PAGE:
"We Dream Of A World With..." Applying the Lessons from the modern Civil Rights Movement
The final Teach-In, which is designed to take place in February (during Black History Month), has two objectives: 1.) Students will learn how to lead conversations among their peers and with their family on racial healing; and 2.) Students will reflect on, and process, the past five months of training. Using the March on Washington as a starting point for this discussion, students will talk about this historic event and the aftermath from it. They will then have a whole group discussion to process the Teach-Ins and then complete a post-evaluation to demonstrate not only how much they have learned about racial healing, equity, social justice and inclusion; but also, how much they have learned about themselves.
Cell Phones or Computers (for Teach-In Evaluation)
Television or Computer to view the webisodes and videos
Access to the Internet
Postcards from Teach-In #1
- If students completed the Optional Assessment, have them share out and discuss some of their thoughts and feelings about diversity; race, class, and gender; social justice; and, racial healing.
- Tell students that they have come to the end of the Five-Month Teach-In program and they will spend the day wrapping up and concluding the discussion.
- Give students their postcards and have them add one sentence from their reflection to their postcards and work to create a postcard quilt. The postcards can either be taped together or yarn can be used to attach them to one another. Students should bring their postcard to the front of the room, share what they have written, and then add it to the quilt. Once all postcards have been connected it can be hung up in the room or somewhere in the building.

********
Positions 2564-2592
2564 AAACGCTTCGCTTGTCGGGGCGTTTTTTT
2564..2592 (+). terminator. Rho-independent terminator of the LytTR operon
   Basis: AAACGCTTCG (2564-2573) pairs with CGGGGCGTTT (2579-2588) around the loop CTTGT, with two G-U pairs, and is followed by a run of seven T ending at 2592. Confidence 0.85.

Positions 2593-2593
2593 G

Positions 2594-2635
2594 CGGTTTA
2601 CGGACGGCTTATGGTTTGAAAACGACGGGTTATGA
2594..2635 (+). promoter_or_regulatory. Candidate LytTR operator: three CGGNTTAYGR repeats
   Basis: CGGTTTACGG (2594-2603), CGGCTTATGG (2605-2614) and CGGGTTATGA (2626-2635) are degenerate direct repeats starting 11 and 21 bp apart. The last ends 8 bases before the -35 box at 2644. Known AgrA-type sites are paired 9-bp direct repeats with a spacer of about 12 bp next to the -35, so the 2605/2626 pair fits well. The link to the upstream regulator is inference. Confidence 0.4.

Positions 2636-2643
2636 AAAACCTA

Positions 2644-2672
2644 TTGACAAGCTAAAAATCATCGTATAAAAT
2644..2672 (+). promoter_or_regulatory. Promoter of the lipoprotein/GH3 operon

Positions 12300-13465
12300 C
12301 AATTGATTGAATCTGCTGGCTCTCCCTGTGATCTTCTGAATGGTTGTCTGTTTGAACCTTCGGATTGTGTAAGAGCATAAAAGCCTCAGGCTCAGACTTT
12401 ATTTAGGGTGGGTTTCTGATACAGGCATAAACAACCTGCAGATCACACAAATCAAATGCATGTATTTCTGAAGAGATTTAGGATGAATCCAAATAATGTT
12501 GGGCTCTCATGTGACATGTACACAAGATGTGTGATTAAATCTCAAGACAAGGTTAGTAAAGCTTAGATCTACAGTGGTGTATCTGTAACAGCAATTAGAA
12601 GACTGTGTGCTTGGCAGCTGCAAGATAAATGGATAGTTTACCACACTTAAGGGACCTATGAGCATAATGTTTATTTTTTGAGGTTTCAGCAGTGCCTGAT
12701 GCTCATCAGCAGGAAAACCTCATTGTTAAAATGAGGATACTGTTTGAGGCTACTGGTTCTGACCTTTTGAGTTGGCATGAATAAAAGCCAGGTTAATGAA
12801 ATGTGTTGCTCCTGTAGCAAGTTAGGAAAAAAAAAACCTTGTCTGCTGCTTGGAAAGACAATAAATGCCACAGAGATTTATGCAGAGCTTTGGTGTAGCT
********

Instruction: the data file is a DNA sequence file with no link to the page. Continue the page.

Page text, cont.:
- Students should take ten-fifteen minutes to write an essay that uses the postcards to answer the prompt: “I Dream Of A World With...”
- Once finished, tell the students that they are going to work in small groups to make a list of the top ten things that any student should know about the Civil Rights Movement.
- Using the Internet and class notes, students should spend the bulk of the time discussing, debating, and revising their list. Each selected activity, must be explained.
- Students will share-out their Top Ten List. One student should act as the scribe and put all of the events on the board to ultimately create a class-created list.
Have students either take out their phones or move to a computer station to complete the BQN Post-Evaluation using Survey Monkey.